First line monotherapy AA was planned in 4.4 % of all incident cases and in 2.1 % of low risk disease cases. Among 1,406 men prescribed bicalutamide, 1,109 (79 %) received the approved daily dose of 150 mg. Discontinuation reasons differed with disease severity. Off-label, low-dose prescription associated with age above 75 years and disease categorised as low risk was noted in 297 men (21 %). Sixty percent of the men adhered well, i.e. to =80 %. Age above 75 years and less severe disease were both negatively associated with adherence.
Patient age and tumour risk group influenced the prescriber's choice of dose, pointing to important issues for critical reflection. Possible over-treatment was noted in low risk disease. Interventions to increase adherence in older men and in men with less severe disease are worth considering after critically reviewing the appropriateness of the treatment indication, especially in the latter case.
PubMed ID
22562608 View in PubMed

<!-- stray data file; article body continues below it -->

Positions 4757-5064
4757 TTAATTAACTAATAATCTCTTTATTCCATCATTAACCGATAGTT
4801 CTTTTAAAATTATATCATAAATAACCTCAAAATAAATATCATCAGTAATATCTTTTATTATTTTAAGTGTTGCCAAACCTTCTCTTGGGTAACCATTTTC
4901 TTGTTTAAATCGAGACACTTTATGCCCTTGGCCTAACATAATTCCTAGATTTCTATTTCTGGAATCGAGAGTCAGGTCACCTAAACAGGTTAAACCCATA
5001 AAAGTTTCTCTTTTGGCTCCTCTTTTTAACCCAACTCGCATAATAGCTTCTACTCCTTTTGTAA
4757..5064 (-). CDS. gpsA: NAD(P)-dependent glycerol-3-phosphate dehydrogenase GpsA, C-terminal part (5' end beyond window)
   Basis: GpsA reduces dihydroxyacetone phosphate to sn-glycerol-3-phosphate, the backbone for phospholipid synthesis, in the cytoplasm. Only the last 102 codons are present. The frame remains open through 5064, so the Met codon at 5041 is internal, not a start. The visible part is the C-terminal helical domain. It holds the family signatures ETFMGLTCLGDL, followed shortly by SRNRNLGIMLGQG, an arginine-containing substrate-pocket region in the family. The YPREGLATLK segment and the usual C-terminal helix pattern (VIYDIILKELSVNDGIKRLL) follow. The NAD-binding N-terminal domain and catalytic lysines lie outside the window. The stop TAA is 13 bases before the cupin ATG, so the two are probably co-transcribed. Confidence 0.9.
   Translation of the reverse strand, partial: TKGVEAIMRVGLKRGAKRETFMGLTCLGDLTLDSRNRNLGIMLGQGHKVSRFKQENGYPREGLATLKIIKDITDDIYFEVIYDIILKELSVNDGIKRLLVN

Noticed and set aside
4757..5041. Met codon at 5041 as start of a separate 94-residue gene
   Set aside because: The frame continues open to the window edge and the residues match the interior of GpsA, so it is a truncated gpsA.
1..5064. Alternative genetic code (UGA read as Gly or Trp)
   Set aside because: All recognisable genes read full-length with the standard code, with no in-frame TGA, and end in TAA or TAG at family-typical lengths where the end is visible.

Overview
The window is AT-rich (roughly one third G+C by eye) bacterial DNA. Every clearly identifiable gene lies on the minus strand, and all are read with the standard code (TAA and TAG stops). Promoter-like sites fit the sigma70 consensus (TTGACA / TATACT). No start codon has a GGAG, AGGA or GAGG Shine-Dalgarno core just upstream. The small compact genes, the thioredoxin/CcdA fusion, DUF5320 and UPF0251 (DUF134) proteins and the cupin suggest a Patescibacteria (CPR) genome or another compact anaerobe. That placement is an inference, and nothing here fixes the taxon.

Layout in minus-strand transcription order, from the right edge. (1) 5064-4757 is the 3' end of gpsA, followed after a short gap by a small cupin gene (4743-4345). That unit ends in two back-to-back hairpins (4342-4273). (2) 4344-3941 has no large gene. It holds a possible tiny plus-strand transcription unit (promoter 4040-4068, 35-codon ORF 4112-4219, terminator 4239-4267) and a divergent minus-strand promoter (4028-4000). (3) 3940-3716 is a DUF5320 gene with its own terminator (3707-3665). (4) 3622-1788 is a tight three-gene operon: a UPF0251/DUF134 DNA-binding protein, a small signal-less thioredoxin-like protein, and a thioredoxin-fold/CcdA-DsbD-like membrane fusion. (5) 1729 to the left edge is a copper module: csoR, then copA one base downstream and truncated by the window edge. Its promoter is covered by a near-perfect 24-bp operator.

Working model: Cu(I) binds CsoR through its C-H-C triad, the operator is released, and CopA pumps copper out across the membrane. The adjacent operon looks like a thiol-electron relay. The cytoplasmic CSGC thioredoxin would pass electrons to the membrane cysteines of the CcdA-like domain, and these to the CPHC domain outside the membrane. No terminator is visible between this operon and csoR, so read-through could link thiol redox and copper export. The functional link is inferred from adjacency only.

Less detail

Association between duration and type of androgen deprivation therapy and risk of diabetes in men with prostate cancer.

https://arctichealth.org/en/permalink/ahliterature282301
Source
Int J Cancer. 2016 Dec 15;139(12):2698-2704
Publication Type
Article
Date
Dec-15-2016
Author
Crawley D
Garmo H
Rudman S
Stattin P
Häggström C
Zethelius B
Holmberg L
Adolfsson J
Hemelrijck MV
Source
Int J Cancer. 2016 Dec 15;139(12):2698-2704
Date
Dec-15-2016
Language
English
Publication Type
Article
Keywords
Aged
Aged, 80 and over
Androgen Antagonists - adverse effects - therapeutic use
Antineoplastic Agents, Hormonal - adverse effects - therapeutic use
Biomarkers, Tumor
Diabetes Mellitus, Type 2 - epidemiology - etiology
Humans
Incidence
Male
Middle Aged
Neoplasm Grading
Neoplasm Staging
Orchiectomy - adverse effects
Proportional Hazards Models
Prostatic Neoplasms - complications - diagnosis - therapy
Registries
Risk
Sweden - epidemiology
Abstract